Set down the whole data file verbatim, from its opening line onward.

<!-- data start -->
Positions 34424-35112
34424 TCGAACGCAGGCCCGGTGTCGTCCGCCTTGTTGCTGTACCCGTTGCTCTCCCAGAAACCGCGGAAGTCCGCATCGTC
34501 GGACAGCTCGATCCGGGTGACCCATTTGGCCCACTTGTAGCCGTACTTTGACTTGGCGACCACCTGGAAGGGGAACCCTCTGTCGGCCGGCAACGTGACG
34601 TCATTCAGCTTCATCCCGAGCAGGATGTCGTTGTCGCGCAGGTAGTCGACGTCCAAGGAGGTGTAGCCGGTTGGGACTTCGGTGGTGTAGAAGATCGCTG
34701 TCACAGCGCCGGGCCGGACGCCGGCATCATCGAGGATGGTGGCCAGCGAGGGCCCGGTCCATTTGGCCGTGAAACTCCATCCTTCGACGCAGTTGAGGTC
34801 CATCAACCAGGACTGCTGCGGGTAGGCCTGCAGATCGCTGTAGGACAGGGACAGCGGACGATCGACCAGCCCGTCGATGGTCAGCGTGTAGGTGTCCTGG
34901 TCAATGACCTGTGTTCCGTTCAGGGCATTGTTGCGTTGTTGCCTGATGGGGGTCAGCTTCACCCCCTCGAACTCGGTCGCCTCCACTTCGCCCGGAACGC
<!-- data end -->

Positions 34424-35112
34424 TCGAACGCAGGCCCGGTGTCGTCCGCCTTGTTGCTGTACCCGTTGCTCTCCCAGAAACCGCGGAAGTCCGCATCGTC
34501 GGACAGCTCGATCCGGGTGACCCATTTGGCCCACTTGTAGCCGTACTTTGACTTGGCGACCACCTGGAAGGGGAACCCTCTGTCGGCCGGCAACGTGACG
34601 TCATTCAGCTTCATCCCGAGCAGGATGTCGTTGTCGCGCAGGTAGTCGACGTCCAAGGAGGTGTAGCCGGTTGGGACTTCGGTGGTGTAGAAGATCGCTG
34701 TCACAGCGCCGGGCCGGACGCCGGCATCATCGAGGATGGTGGCCAGCGAGGGCCCGGTCCATTTGGCCGTGAAACTCCATCCTTCGACGCAGTTGAGGTC
34801 CATCAACCAGGACTGCTGCGGGTAGGCCTGCAGATCGCTGTAGGACAGGGACAGCGGACGATCGACCAGCCCGTCGATGGTCAGCGTGTAGGTGTCCTGG
34901 TCAATGACCTGTGTTCCGTTCAGGGCATTGTTGCGTTGTTGCCTGATGGGGGTCAGCTTCACCCCCTCGAACTCGGTCGCCTCCACTTCGCCCGGAACGC